An infant who was reportedly gnawed by a rat at a home in the Fort Hill area late last year has since recovered from her injuries, and on Thursday was placed in temporary custody of a family member, while her one-and-a-half year-old brother was placed with his biological father for a time.
According to a complaint filed by a Children Services caseworker in Highland County Juvenile Court, authorities responded to the home in November 2017 after the child was taken to the hospital with rat bites on her face and hands.
Officials could hear rats crawling around in the walls, the complaint said, and a dead rat was found in the yard.
The parents said they knew the home had a rat infestation, according to the complaint.
The infant’s mother testified on Thursday during a disposition hearing in juvenile court that she and the infant’s father had moved to the home a few days prior to the incident, and hoped to fix it up. Both work late shifts at an area factory, and had been cleaning the house before the incident occurred in the overnight hours, she said.
When attorney Lynn Turner, who represented the mother, asked what she did when she found the baby bleeding, the mother began to cry in court.
“I broke down,” she said. “I just started crying… I said, ‘We’ve got to get to the hospital.’”
According to the complaint, the baby was taken to Highland District Hospital and later transported by helicopter to Cincinnati Children’s Hospital due to her wounds.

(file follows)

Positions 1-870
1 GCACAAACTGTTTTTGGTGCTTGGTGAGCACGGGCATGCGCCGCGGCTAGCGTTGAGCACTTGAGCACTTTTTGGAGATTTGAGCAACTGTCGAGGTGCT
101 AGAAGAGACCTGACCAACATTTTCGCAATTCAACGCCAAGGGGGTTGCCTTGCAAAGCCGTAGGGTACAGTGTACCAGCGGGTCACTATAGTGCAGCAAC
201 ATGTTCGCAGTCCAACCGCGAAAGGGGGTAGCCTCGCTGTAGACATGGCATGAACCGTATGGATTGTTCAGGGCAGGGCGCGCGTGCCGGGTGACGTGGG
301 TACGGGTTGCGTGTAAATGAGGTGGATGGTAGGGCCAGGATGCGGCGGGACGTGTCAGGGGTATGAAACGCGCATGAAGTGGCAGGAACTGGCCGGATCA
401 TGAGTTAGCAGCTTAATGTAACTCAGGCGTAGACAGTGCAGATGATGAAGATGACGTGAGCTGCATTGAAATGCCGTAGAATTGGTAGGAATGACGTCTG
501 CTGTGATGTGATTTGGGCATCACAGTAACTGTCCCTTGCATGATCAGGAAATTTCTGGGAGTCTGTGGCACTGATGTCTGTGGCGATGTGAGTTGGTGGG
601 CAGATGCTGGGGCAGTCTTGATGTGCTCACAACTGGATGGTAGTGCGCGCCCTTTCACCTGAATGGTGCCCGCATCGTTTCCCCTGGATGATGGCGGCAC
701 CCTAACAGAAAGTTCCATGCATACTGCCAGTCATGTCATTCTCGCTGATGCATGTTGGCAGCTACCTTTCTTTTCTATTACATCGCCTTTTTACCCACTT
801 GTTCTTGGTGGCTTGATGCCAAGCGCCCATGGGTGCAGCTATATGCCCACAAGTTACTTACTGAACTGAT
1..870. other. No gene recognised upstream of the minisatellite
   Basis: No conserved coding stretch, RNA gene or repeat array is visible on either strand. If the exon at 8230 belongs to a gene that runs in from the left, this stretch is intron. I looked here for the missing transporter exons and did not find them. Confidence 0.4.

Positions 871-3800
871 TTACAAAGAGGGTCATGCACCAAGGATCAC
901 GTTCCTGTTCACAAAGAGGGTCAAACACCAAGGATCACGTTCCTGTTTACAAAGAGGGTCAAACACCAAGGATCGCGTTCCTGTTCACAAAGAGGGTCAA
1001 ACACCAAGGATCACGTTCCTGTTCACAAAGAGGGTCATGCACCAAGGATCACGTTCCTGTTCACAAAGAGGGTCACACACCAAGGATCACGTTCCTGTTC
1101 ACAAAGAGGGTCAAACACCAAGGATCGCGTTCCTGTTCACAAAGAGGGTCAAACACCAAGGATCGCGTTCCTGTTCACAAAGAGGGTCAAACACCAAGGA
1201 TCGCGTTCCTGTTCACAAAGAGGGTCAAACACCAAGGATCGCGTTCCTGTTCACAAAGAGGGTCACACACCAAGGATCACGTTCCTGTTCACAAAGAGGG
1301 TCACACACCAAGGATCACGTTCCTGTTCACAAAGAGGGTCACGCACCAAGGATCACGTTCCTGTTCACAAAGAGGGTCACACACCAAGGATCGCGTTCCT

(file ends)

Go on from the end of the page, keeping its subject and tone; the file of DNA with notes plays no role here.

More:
The complaint said the rat “had bitten the child’s face and hands countless times.”
The mother was later charged with child endangering, a first-degree misdemeanor, and pled guilty to the charge. Sentencing was deferred, and another hearing in the case will be held in April.
Online court records do not show any similar charges against the father.
Judge Kevin Greer ordered on Thursday that the infant be placed temporarily with one of her father’s family members, and that the infant’s older brother be placed temporarily with his biological father, who lives in Jeffersonville.
Greer said the case was “horrific.”
“It’s as bad as I’ve seen,” he said, adding that it was a “miracle” that the other child, who was also in the home at the time of the incident, wasn’t injured similarly.
“To say (staying in the home) was poor judgment is giving you too much credit,” Greer said to the mother.
Attorney Adam King represented the father of the infant, attorney Kathryn Hapner represented the interests of the children as guardian ad litem, and attorney JD Wagoner represented the father of the older child.
Reach David Wright at 937-402-2570, or on Twitter @DavidWrighter.
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